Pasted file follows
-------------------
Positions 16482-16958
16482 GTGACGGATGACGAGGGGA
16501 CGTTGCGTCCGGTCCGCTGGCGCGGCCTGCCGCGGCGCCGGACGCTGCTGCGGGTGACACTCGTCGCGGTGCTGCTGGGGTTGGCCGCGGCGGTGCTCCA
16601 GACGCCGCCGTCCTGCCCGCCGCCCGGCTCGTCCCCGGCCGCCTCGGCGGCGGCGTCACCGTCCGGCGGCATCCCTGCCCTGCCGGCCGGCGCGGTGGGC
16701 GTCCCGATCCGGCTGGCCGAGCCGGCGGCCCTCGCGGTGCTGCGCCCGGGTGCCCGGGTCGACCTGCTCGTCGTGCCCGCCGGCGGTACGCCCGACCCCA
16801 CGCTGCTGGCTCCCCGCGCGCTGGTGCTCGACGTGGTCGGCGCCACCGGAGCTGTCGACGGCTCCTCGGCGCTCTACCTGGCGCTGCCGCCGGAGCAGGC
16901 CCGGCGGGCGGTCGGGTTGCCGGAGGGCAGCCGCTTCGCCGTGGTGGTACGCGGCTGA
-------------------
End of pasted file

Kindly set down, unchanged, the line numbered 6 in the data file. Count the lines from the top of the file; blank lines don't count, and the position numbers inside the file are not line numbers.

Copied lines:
16801 CGCTGCTGGCTCCCCGCGCGCTGGTGCTCGACGTGGTCGGCGCCACCGGAGCTGTCGACGGCTCCTCGGCGCTCTACCTGGCGCTGCCGCCGGAGCAGGC